In our practice we often provide resin bonded bridge treatment. When indicated it is a great treatment option. In this blog post we would like to answer the most common questions related to resin bonded bridges.
Resin bridge is a type of fixed dental prosthesis
Resin bonded bridge, also called resin retained bridge, is a type of fixed dental prosthesis for the replacement of a single missing tooth. The design of the bonded bridge consists of an artificial tooth with the wing-like extension which is bonded to the neighboring tooth or teeth. The tooth which supports the resin bonded bridge is called an abutment. The tooth which is replaced by the bonded bridge is called a pontic. Usually only minimal preparation is done to the abutment tooth and this treatment is considered minimally invasive. The wing portion of the resin bonded bridge must be bonded to the supporting tooth using strong dental adhesive in order for it to work over the long-term.
Indications and contraindications for resin bonded bridge
Indication for the resin bonded bridges includes replacement of single missing top or bottom front tooth such as incisor or canine. The bonded bridge is not commonly used for the replacement of the missing back tooth due to the higher biting force in the area of back teeth and risk of bridge loosening.
Resin bonded bridges are not recommended in situations where there is no space to accommodate the wing-like extension which covers abutment tooth. For example, a deep bite relationship of the front teeth may preclude placement of the bonded bridge for the top front tooth. Resin bonded bridges are not recommended when the abutment tooth has less than ideal structure, minimal enamel, or bone support. Other options in the replacement of a single missing tooth include dental implants, dental bridges and removable dentures.
Materials for resin bonded bridges
The most common materials used in the production of bonded bridges include ceramics or a combination of ceramic and metal. The all-ceramic approach is chosen when there is high demand in regard to the appearance of the tooth. When we use a combination of metal and ceramic, the wing of the bonded bridge is made out of metal and the missing tooth portion is made in such a way that metal base is covered on ceramic to imitate the appearance of the natural tooth. In some situations, the bonded bridge can also be made out resin (plastic) material.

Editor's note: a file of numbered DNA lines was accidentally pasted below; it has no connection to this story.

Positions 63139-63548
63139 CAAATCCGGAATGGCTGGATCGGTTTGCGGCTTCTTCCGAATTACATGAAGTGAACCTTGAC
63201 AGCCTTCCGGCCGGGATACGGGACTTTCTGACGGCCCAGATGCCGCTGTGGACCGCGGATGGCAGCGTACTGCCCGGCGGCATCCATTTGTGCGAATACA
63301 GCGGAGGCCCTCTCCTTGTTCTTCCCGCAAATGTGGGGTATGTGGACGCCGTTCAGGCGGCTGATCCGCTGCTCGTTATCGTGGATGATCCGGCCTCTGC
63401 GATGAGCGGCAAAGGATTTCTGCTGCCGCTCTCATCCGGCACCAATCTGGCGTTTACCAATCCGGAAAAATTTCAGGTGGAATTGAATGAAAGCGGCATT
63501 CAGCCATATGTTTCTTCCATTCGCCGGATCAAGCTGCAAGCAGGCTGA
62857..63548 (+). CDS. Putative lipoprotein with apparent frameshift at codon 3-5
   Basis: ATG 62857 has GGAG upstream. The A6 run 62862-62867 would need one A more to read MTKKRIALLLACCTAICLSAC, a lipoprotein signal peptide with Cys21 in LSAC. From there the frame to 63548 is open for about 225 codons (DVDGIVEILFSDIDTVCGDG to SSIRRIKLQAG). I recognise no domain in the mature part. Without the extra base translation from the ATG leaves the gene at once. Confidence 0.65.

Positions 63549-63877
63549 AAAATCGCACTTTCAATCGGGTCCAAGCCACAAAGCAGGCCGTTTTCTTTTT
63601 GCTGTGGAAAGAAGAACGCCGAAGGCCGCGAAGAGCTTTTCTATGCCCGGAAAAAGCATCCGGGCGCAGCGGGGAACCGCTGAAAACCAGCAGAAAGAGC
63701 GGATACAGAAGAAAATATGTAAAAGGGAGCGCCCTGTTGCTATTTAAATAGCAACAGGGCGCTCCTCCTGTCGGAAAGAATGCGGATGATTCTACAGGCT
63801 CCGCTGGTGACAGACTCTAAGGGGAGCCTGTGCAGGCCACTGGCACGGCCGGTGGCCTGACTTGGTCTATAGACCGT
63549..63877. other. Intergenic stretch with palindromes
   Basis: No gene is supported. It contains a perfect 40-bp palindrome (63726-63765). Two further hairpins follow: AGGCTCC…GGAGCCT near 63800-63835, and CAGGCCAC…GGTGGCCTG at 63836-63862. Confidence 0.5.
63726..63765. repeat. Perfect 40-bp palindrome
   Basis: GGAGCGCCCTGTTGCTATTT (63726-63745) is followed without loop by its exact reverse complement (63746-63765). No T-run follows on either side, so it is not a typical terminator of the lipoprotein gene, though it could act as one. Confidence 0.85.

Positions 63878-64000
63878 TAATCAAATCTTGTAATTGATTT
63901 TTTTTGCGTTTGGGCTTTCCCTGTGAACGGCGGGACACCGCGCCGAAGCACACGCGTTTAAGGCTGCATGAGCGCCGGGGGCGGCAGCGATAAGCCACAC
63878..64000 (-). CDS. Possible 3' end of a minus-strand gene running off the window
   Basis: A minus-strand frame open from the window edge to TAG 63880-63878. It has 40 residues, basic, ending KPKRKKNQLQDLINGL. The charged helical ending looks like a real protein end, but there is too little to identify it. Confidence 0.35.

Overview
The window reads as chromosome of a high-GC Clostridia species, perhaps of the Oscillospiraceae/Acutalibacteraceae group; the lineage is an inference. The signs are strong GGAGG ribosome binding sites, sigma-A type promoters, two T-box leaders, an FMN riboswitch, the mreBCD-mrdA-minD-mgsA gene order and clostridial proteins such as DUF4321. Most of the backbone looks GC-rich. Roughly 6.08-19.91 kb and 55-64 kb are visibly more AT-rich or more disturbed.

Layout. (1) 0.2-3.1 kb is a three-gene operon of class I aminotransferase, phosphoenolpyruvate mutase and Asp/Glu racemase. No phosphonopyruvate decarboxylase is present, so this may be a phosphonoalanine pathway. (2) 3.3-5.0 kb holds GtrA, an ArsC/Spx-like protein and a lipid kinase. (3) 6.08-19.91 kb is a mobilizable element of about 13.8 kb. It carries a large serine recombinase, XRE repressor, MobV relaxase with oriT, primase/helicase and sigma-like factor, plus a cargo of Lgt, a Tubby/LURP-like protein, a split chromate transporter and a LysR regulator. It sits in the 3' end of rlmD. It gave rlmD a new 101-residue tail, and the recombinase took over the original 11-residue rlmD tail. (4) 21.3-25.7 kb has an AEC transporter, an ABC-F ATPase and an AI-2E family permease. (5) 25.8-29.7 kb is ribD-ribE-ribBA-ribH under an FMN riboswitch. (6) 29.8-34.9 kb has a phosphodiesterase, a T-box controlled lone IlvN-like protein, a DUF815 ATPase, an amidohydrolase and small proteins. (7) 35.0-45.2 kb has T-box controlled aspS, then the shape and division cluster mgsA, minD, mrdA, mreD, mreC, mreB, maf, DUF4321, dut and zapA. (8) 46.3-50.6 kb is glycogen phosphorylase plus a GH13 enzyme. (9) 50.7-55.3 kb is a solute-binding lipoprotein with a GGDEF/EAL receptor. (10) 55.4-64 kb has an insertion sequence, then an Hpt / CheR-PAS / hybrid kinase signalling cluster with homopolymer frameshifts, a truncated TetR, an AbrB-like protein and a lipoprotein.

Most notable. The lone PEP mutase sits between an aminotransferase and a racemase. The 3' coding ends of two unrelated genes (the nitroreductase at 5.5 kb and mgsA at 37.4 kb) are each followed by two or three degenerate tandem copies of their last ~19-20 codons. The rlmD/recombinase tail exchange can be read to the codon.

Bonded bridges in comparison to conventional dental bridges
Bonded bridges are very different from the conventional bridge. Conventional bridges are more invasive as they require reduction of the supporting abutment teeth which results in irreversible loss of tooth enamel. Bonded bridge only requires minimal tooth preparation.
Resin bonded bridge longevity
Treatment with bonded bridges is a technique sensitive procedure. However, when done correctly, dental literature indicates an average longevity of about 5- 10 years.
Different types of bonded bridges
Maryland Bridge is a type of resin bonded bridge where non-precious base metal alloy in combination with ceramic is used for the replacement of missing teeth. This type of design was developed at the University of Maryland.
Two-wing also called two-retainer, or cantilevered bonded bridge imply that two teeth adjacent to the missing tooth provide support to the bridge.
One-wing also called single-retainer bonded bridge or cantilevered bonded bridge is a type of design where only one tooth adjacent to the missing tooth supports the bridge.
One might assume that two-wing design is a better solution since it provides more of the surface area for bonding. However, dental research indicates higher incidence of loosening on one of the teeth in case of the two-wing design. This is potentially a problem since space under the loose wing cannot be easily cleaned and a cavity can develop under the wing. For this reason, one-wing design is the most common option performed today.
Treatment process with bonded bridges
Treatment with bonded bridges consist of several steps and usually can be delivered over several appointments with minimal discomfort to the patient. Initial diagnostic stage involved clinical evaluation with addition of photographs, x-rays and dental models. This information is used in the production of treatment plan and necessary preparations which may be dictated by the clinical case. On some occasions, patients may be advised to have orthodontic or gum graft procedures and this treatment may delay overall treatment time.
The next step of treatment involves tooth preparation and mold taking using dental impressions or a dental scanner. The obtained information is sent to the dental laboratory where the bonded bridge is designed and fabricated.
The last clinical appointment involves bonding of the bridge with resin adhesive. This is an extremely important procedure for the long term performance of the bridge. The abutment tooth and surface of the bridge is roughened using sandblasting and chemical etching. The bridge is than bonded to the tooth with the help of a strong dental adhesive.
Maintenance requirements of the resin bonded bridges
Maintenance of the bonded bridge is a relatively straightforward process. Patients are commonly advised to clean around the bridge using regular and inter-proximal brushes as well as flossing. Bridges are also monitored on a regular basis during periodic checkup appointments.
Cost of resin bonded bridge treatment
Resin bonded bridges are less expensive in comparison to other treatment alternatives. It is similar to the cost of the dental bridge and much less expensive than the dental implant treatment.